Most businesses would agree that data or information is one of their most important assets. It is almost certainly worth many times more than the physical equipment that it is stored upon. Yet most business owners do not realize that a standard property policy would not respond in the event that this data is damaged or destroyed. A cyber policy can provide comprehensive cover for data restoration and rectification in the event of a loss no matter how it was caused and up to the full policy limits.
All businesses rely on systems to conduct their core business, from electronic point of sales software to hotel room reservation systems. In the event that a hack attack, computer virus or malicious employee brings down these systems, a traditional business interruption policy would not respond. Cyber insurance can provide cover for loss of profits associated with a systems outage that is caused by a “non physical” peril like a computer virus or denial of service attack.
New crimes are emerging every day. The Internet means that your business is now exposed to the world’s criminals and is vulnerable to attack at any time of the day or night. Phishing scams, identity theft, and telephone hacking are all crimes that traditional insurance policies do not address. Cyber insurance can provide comprehensive crime cover for a wide range of electronic perils that are increasingly threatening the financial resources of today’s businesses.
We all hold more data than ever before and often this data belongs to our customers and suppliers. Non-disclosure agreements and commercial contracts often contain warranties and indemnities in relation to the security of this data that can trigger expensive damages claims in the event that you experience a breach. Increasingly, consumers are also seeking legal redress in the event that a business loses their data. This risk is further heightened in the event that you hold any data on US consumers.
Global credit card crime is worth over $7.5bn and increasingly this risk is being transferred to the retailers that lose the data*. Under merchant service agreements, compromised retailers can be held liable for forensic investigation costs, credit care reissuance costs and the actual fraud conducted on stolen cards. These losses can run into hundreds of thousands of dollars for even a small retailer. Cyber insurance can help protect against all of these costs.
Breach notification laws are slowly being introduced across many different countries. These generally require businesses that lose sensitive personal data to provide written notification to those individuals that were potentially affected. Even though a legal obligation to notify only currently exists in some countries, this is changing and there is a growing trend towards voluntary notification in order to protect your brand and reputation. Customers who have had their data compromised expect openness and transparency from the businesses they entrusted it with. Cyber policies can provide cover for the costs associated with providing a breach notice even if it is not legally required.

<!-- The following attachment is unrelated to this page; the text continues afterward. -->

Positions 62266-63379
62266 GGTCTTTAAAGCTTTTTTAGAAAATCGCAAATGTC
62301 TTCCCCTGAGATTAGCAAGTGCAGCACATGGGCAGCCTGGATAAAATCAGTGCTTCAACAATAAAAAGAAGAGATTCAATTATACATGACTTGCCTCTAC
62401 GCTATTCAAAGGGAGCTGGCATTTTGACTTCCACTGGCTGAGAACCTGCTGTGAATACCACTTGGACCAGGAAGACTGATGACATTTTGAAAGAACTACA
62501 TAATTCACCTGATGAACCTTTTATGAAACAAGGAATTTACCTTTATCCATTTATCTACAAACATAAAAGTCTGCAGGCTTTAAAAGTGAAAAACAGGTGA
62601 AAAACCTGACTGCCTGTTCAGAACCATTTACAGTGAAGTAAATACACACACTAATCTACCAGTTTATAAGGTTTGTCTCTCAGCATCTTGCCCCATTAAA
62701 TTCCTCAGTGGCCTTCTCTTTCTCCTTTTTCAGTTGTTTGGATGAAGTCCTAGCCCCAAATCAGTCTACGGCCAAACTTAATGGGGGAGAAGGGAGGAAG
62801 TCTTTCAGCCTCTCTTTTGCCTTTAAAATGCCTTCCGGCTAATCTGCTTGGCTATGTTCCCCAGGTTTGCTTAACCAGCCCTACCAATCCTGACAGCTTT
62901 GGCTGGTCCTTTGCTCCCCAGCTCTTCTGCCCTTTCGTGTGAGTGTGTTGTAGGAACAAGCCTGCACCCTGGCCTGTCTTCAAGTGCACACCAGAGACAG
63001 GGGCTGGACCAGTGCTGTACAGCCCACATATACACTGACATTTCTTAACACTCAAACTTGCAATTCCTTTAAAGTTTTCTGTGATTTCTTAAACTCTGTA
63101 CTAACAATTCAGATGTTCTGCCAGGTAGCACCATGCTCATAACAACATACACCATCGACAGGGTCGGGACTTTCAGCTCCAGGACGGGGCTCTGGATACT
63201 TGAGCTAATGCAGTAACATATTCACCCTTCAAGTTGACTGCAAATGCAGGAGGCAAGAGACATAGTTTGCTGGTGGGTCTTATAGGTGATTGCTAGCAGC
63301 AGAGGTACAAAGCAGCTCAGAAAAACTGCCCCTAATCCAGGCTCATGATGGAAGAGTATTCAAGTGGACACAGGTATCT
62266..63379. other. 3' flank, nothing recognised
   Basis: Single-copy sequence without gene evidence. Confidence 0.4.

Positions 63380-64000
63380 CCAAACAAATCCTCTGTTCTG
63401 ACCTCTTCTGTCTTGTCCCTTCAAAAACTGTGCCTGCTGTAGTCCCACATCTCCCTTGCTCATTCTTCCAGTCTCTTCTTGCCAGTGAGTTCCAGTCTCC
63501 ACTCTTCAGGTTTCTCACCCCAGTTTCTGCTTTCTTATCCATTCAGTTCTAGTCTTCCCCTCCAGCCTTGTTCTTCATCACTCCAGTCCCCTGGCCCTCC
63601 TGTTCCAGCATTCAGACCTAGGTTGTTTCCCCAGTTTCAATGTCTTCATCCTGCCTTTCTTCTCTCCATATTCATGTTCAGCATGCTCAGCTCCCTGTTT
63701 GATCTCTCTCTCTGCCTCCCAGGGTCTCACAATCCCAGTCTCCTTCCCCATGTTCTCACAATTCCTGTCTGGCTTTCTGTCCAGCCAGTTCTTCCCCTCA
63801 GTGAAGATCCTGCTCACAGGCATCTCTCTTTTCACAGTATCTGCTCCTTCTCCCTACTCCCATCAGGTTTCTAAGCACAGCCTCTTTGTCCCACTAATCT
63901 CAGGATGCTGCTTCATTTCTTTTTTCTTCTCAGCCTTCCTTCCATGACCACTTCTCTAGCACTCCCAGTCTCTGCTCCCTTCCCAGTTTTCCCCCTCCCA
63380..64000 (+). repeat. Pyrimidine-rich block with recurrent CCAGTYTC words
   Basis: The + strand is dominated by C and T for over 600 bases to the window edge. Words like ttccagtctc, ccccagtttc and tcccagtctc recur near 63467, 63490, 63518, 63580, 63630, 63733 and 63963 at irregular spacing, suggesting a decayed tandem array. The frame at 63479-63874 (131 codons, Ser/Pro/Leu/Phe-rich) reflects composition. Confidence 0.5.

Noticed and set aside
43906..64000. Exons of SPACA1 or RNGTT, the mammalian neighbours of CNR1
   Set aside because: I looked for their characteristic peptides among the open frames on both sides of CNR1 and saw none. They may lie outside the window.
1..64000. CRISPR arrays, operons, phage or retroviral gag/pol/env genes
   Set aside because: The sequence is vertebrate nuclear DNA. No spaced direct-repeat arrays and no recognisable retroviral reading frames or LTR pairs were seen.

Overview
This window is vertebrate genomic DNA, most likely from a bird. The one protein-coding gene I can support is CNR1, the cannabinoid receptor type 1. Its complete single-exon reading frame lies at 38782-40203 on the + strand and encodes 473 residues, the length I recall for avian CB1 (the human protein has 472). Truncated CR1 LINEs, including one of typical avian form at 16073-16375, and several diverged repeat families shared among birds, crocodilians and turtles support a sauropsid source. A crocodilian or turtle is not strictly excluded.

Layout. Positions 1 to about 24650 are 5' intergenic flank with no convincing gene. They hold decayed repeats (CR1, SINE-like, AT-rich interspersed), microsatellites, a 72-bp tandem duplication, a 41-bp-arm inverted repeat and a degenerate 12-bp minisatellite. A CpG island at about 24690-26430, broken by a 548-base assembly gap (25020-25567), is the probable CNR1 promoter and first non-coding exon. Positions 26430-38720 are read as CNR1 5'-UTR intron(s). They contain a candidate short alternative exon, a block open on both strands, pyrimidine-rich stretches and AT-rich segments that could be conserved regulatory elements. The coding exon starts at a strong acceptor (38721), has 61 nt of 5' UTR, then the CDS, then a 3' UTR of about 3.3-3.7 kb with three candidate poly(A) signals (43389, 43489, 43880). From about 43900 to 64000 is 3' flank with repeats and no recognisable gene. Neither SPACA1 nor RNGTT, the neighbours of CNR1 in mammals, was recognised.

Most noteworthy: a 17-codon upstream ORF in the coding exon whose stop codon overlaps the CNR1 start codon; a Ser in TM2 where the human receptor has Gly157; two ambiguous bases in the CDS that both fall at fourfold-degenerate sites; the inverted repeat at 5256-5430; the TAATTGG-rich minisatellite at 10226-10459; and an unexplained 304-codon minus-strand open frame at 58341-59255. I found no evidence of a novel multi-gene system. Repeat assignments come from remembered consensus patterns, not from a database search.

Any business lives and dies by its reputation. Although there are certain reputational risks that can’t be insured, you can insure your reputation in the event of a security breach. When your systems have been compromised, you run a risk of losing the trust of your loyal customers, which can harm your business far more than the immediate financial loss. Cyber insurance can not only help pay for the costs of engaging a PR firm to help restore this, but also for the loss of future sales that arise as a direct result of customers switching to your competitors.
Social media is the fastest growing entertainment channel in the world. Information is exchanged at lightning speed and exposed to the world. But often there is little control exercised over what is said and how it is presented and this can give rise to liability for businesses that are responsible for the actions of their employees on sites such as LinkedIn, Twitter and Facebook. Cyber insurance can help provide cover for claims arising from leaked information, defamatory statements or copyright infringement.
The advent of portable devices and the ability to work away from the office has made life a lot easier for many of us. However, this new style of working also means that important and confidential data can be stolen or lost much more easily. A laptop left on a train, an iPad stolen in a restaurant, or a USB stick going missing are all good examples. In addition, the devices themselves are being targeted with a growing number of viruses being built just for them. Cyber insurance can help cover the costs associated
with a data breach should a portable device be lost, stolen or fall victim to a virus.
Whilst the large-scale hack attacks on the news often involve big companies, small companies are also at risk and often don’t have the financial resources to get back on track after a hacking attack or other kind of data loss. In fact, over a third of global targeted attacks were aimed at businesses with less than 250 employees. Cyber attacks are quickly becoming one of the greatest risks faced by smaller companies, making cyber liability insurance a must. It can help protect smaller companies against the potentially crippling financial effects of a privacy breach or data loss.